A few days ago my wife’s MacBook Pro (13-inch, Mid-2010) suddenly couldn’t read CDs or DVDs. Inserting a disc results in the drive spinning up and down a few times and then ejecting the disc after a moment. We quickly realized this was the first time she had tried to use a disc since I upgraded her computer to Lion.
So far, I haven’t been able to fix the problem. I’ve tried several different suggestions, but I haven’t hit on the correct one. My assumption is that one of two problems have occurred: (1) The Snow Leopard to Lion upgrade resulted in a software problem that affects the Superdrive or (2) it’s purely a coincidence and the Superdrive has simply suffered from a hardware failure.
In the worst case, the MacBook Pro is still well within the AppleCare warranty period so we can have it repaired, if necessary. I’ll try some additional tips as I come across them before we resort to sending it off or visiting an Apple Store.
This doesn’t seem to be an uncommon problem. Quick searches turn up numerous complains from individuals using different configurations who upgraded from Snow Leopard to Lion and ran into the same problem. I’m including a few related links. If I find a solution that fixes our problem I’ll add an update to this post.
- Superdrive not working any more (NewInstance)
- lion upgrade and superdrive (Apple Support Communities)
- Upgrade to Lion Broke Superdrive (Apple Support Communities)
- Heads up on Lion Superdrive *fake* glitch, possibly (Mac-Forums)
Updated 11/11/2011: The fact that this problem just started after upgrading to Lion may be a coincidence. I went through some additional diagnostics this evening. The one step I did that has convinced me that this probably is a hardware failure was an attempt to boot from a CD. My assumption is that if the drive issues were caused by a software problem then it wouldn’t appear before booting into Lion.
While it’s true that my wife hadn’t tried to use the drive since we upgraded to Lion, that doesn’t exclude the possibility that the hardware failed sometime before or after the upgrade. In addition, I have noticed signs indicating that the body area where the drive is located isn’t well reinforced. On more than one occasion, and with other models with similar body designs, that when one holds the laptop in a way that puts pressure in that area that it seems to transfer into the drive itself. In my opinion it’s very possible that the drive can be damaged if one has a disc in the drive while putting any kind of pressure on that area of the frame.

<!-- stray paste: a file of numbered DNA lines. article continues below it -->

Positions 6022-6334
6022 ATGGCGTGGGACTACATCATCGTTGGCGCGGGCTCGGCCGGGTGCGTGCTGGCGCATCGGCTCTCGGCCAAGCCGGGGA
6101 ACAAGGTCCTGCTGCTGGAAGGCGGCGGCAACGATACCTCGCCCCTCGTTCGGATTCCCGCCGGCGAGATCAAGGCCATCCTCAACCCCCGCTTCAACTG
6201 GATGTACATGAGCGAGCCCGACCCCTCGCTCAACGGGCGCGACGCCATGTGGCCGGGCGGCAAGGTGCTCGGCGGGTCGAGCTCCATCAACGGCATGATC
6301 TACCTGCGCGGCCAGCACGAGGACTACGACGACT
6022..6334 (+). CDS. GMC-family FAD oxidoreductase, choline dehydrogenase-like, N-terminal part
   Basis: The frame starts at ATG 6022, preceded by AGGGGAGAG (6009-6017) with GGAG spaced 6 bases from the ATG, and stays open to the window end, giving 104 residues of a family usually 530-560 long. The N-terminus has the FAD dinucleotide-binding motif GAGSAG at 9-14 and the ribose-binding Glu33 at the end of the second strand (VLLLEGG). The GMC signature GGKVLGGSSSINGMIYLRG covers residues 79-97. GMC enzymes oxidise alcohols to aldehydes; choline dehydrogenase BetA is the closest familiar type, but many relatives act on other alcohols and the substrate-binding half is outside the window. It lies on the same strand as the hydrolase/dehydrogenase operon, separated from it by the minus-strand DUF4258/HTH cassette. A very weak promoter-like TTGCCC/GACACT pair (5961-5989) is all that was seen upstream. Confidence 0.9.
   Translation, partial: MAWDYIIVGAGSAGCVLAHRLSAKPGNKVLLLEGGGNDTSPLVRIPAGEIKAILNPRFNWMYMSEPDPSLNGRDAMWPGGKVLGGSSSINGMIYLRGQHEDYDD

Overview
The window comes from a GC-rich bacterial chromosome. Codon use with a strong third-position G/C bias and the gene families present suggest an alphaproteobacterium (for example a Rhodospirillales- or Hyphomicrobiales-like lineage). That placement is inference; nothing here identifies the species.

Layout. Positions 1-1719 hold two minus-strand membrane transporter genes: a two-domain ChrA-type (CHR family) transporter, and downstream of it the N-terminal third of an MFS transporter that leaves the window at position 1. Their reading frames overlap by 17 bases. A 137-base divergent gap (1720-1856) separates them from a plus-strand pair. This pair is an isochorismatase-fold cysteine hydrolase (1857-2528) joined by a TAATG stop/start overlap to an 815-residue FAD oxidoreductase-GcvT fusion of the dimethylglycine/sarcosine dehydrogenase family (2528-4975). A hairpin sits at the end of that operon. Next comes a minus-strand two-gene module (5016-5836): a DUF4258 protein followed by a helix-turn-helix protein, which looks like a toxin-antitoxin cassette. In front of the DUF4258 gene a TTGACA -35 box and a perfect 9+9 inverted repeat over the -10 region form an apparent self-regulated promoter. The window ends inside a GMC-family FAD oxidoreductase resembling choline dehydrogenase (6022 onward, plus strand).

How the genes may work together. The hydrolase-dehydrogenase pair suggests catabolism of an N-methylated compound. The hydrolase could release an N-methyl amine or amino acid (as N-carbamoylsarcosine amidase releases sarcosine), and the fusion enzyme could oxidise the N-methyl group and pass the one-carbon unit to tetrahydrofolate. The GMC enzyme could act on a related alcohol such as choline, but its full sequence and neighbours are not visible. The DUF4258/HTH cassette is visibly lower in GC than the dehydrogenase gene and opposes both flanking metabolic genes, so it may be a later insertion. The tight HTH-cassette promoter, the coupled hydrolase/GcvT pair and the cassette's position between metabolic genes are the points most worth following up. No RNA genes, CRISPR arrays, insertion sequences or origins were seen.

It looks like we’ll need to take the MacBook Pro to an Apple Store for repair.
Updated 11/12/2011: The nearest Apple Store is a long drive from our house so we opted to call Apple support and mail the system back for repair. The initial call was painless. It didn’t take much to convince the Apple tech to enter a ticket to have the drive fixed. I updated him on what I’ve done and when I mentioned it wouldn’t boot from a CD he agreed that the drive was most likely bad. It was a good experience overall. I didn’t have to go through the troubleshooting steps again – the tech accepted my conclusions without forcing me to follow a script.
Updated 12/12/2011: The weekend after my wife submitted the support ticket she received the box to ship the laptop on Tuesday. Her laptop was repaired and back in her hands by the Thursday of the same week.
2 thoughts on “Superdrive Failure After Upgrading From Snow Leopard To Lion”
Not sure this is a hardware related issue – my external superdrive on Mac Mini 2011 did the same thing: it just did so during a CD rip session from one CD to the other. I replaced it with a Samsung external drive – that brand new device copied about 5 CD’s and showed the same behaviour as my (presumably broken) superdrive. Now that is smelly, Apple.
In our case I think it was a hardware problem, though I can’t rule out a bad firmware update or perhaps a compatibility problem with the software in the recovery partition. After doing a lot of research while troubleshooting the problem it is apparent that for many it is indeed a software problem. Some of the tips that I tried, though they didn’t work for us, did work for many others.
Personally, I suspect it’s a design flaw caused by the lack of proper structural support in the casing around the Superdrive. It was obvious that holding the laptop on that side can result in squeezing the drive, which can be very noticeable when there’s a disc spinning. This occurred just when holding the laptop naturally – it wasn’t a deliberate attempt to cause the problem. I’ve noticed the same problem with my newer 2011 MacBook Pro.